Given th e in ternational im pact of Somali piracy the UNSC, charged with
responsibility of maintaining intern at ional peace an d security, h as spearh eaded the
international fight against piracy.9 Relying on the Un ited Nations Convention on the
Law of the Sea 1982 (UNCLOS),10 wh ich, inter alia, pr ovides an intern ational legal
framewor k against piracy, the Council has a dopted Resolution s 1816,11 1846 12 and
1851; 13 hereafter the international framework. These resolutions have arguably
mitigated m any of the com plexit ies in law and in pr actice concer ning enforceability
in and off the coast of Somalia. Accordin gly, an attempt is mad e to provide a
foundat ional enforcem en t framework, u niting in ternational effor ts on the seas to
suppress Somali piracy. But is t his en ough to permanently sup ress piracy stemm in g
from Somalia? Is th is the goal?
This piece argues that the inter nation al framework on piracy provides an effective
str ucture for the internation al commun ity to effectively supress piracy permanen tly;
however , the internat ion al commun ity’s desire an d willingness to do so in tur n
highligh ts the weaknesses of the framework itself. This piece challen ges the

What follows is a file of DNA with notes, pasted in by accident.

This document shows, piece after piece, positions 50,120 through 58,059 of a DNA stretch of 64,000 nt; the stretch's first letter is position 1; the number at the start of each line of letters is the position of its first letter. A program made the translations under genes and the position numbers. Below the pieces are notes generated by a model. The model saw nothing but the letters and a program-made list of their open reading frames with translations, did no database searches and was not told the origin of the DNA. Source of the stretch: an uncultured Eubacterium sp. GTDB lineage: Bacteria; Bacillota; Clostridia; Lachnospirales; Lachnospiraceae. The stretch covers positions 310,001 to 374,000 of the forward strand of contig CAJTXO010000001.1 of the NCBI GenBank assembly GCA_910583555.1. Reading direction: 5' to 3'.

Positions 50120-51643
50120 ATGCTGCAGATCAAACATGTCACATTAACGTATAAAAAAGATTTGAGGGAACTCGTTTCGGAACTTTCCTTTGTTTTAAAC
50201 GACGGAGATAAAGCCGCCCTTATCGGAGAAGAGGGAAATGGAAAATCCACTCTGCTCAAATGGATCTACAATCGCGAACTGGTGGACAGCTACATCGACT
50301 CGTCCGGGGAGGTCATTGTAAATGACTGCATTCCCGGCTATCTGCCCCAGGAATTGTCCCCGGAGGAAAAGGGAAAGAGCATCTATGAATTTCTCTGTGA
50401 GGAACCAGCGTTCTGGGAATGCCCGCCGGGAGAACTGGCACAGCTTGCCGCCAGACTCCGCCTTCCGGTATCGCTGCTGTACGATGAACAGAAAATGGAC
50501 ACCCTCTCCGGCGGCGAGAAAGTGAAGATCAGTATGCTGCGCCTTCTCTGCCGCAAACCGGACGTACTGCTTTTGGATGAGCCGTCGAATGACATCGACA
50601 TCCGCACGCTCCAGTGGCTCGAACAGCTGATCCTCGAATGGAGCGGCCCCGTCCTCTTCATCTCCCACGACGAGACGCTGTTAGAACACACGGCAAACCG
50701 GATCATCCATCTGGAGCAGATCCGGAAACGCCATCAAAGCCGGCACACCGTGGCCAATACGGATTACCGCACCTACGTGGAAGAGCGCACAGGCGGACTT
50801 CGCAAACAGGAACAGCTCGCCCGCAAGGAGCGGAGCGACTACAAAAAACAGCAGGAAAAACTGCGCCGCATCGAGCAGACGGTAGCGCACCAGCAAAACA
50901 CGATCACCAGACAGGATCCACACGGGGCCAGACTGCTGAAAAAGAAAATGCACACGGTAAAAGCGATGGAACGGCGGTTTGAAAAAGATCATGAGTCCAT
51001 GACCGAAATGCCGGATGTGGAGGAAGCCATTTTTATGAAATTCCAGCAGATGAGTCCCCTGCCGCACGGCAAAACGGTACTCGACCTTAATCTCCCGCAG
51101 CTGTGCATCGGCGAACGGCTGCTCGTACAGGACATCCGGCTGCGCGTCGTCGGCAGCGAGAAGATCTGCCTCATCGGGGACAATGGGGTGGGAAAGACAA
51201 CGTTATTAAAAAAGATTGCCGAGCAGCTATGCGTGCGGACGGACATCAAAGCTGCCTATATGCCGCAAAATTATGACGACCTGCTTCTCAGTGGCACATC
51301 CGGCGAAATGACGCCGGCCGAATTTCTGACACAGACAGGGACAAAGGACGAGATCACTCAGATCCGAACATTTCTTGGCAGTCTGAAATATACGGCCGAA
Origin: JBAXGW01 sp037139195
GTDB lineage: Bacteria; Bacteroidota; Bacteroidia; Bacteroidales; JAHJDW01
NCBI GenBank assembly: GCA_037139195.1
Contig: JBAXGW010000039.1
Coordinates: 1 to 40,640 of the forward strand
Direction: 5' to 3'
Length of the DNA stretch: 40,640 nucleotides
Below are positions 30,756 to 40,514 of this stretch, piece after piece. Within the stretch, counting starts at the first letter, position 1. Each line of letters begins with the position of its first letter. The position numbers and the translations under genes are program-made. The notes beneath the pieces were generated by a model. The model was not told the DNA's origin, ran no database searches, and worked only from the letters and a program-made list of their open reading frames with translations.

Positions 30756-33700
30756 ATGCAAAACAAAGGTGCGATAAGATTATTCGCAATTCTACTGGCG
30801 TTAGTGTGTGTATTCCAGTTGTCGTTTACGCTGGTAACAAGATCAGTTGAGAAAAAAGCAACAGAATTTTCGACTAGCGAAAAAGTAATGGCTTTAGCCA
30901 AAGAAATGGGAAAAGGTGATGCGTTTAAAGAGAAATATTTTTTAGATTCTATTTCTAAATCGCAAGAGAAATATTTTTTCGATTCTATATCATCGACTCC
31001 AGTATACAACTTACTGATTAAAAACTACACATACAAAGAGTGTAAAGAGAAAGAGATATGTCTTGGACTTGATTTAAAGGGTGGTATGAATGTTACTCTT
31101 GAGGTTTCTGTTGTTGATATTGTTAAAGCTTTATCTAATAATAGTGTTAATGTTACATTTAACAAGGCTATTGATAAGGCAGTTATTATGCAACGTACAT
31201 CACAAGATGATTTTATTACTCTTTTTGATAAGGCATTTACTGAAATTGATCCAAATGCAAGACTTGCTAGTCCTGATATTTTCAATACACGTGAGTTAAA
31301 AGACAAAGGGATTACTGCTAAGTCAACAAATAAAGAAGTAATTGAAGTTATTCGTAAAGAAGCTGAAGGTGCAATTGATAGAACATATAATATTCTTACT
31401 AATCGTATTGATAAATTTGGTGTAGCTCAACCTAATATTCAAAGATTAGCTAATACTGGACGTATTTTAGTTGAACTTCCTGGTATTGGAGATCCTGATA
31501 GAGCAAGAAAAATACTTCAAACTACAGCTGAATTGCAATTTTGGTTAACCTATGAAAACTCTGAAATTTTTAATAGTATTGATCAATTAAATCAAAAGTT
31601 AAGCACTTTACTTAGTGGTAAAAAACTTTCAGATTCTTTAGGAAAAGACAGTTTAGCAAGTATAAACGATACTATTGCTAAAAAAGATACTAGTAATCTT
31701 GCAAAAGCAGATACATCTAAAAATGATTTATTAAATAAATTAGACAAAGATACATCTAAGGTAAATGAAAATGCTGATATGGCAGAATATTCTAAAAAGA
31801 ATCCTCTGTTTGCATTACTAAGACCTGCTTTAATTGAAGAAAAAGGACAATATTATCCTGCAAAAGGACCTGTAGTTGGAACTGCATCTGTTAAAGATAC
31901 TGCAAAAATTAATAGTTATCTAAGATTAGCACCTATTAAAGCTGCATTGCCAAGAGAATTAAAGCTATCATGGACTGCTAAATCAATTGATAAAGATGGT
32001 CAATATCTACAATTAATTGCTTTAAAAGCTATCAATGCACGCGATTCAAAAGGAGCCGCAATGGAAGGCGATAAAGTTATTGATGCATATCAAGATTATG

inter nation al framewor k with th e realities of enforcement and influence of domestic
inter ests that pose great danger to supressing piracy. Therefore, this piece seeks to
emph asize that the effectiveness of intern at ional laws an d UNSC resolutions against
pir acy are only as effect ive as the policing behin d them. A solid intern ational legal
framework exists to address piracy but its aims and pur poses must be enfor ced to
achieve a perma nent solution to Soma lia piracy. However , the role domestic interests
and polit ical un willingn ess has had on the enforcement of UNSC resolutions on
Somali piracy has been lar gely limited to the seas. What is lacking to achieve a
perm anent solut ion to Somali piracy is the “political will an d capacity” to tackle its
root causes.14 Unt il then, any intern ational an ti-piracy efforts against pir acy mu st be
un derstood to have a limited effect at permanently sup ressing piracy within Somalia,
where its roots ar e, even if successful on the sea.
1 UN CLOS , Pi rac y an d Lega l Lim ita tio ns
7 United States Government Accountability Office, Action Needed to Assess and Update Plan and Enhance
Collaboration among Partners Involved in Co untering Piracy off the Horn of Africa (GO A-10-856) 78
s/d10856.pdf> accessed 22 February 2013
8 BBC News, ‘The Andrew Marr Show: Transcript: David Cameron’ (BBC News 2011)
/programmes/andrew_marr_show/9627898.stm> accessed 20 February 2013
9 Charter of the United Nations (adopted 24 October 1945) 1 UNTS XVI [hereafter UN Charter]: Article 24
10 United Nations Convention on the Law of the Sea 1833 UNTS 397 [hereafter UNCLOS]
11 UNSC Res 1816 (2 June 2008) UN Doc S/RES/1816
12 UNSC Res 1846 (2 December 2008) UN Doc S/RES/1846
13 UNSC Res 1851 (16 December 2008) UN Doc S/RES/1851
14 E Kontorovich, ‘“A Gua ntánamo on the Sea”: The Difficulty of Prosecuting Pirates and Terrorists’ (2010) 98
Cal. L. Rev. 242, 245